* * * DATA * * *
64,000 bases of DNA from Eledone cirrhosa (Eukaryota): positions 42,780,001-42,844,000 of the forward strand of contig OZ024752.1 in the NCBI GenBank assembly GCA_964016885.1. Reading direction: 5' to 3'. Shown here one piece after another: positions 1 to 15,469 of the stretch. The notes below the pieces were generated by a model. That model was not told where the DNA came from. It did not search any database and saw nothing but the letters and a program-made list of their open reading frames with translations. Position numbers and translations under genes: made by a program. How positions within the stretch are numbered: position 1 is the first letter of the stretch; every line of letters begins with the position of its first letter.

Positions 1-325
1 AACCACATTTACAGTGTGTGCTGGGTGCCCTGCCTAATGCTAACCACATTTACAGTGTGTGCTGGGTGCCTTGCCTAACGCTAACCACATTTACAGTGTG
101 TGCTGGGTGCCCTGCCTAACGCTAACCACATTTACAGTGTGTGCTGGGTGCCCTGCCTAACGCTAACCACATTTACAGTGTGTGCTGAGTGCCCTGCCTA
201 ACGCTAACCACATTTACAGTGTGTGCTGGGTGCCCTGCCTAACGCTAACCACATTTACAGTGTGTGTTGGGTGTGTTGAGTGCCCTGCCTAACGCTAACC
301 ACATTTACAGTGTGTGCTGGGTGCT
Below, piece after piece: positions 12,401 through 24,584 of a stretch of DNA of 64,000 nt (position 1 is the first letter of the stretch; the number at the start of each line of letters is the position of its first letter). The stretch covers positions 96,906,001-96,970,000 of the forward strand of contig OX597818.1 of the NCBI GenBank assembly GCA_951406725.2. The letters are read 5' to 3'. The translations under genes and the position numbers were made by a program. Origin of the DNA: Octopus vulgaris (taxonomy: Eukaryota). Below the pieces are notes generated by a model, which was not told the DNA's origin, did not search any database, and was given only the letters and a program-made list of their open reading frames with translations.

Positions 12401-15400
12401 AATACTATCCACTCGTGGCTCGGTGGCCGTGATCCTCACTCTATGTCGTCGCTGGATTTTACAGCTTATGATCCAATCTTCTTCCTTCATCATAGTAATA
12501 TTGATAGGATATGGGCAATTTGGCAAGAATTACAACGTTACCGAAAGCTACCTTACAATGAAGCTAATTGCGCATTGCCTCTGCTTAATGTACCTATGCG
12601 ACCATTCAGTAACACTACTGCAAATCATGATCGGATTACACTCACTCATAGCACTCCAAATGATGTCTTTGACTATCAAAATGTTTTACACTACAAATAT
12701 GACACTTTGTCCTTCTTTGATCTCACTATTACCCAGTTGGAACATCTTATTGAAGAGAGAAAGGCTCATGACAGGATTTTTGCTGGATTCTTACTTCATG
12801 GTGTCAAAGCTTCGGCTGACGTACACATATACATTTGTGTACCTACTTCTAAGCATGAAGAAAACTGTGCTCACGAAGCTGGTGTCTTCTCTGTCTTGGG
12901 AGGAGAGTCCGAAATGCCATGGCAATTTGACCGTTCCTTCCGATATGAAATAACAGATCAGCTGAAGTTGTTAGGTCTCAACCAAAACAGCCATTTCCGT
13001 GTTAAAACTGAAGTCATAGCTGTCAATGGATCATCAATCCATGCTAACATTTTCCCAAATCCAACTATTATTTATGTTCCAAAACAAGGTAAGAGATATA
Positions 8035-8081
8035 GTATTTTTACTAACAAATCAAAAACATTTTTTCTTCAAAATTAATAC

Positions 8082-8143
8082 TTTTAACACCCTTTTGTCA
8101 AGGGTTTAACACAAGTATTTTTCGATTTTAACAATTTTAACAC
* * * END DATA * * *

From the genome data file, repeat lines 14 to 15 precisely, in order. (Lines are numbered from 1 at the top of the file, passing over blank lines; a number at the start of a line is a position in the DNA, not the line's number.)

12901 AGGAGAGTCCGAAATGCCATGGCAATTTGACCGTTCCTTCCGATATGAAATAACAGATCAGCTGAAGTTGTTAGGTCTCAACCAAAACAGCCATTTCCGT
13001 GTTAAAACTGAAGTCATAGCTGTCAATGGATCATCAATCCATGCTAACATTTTCCCAAATCCAACTATTATTTATGTTCCAAAACAAGGTAAGAGATATA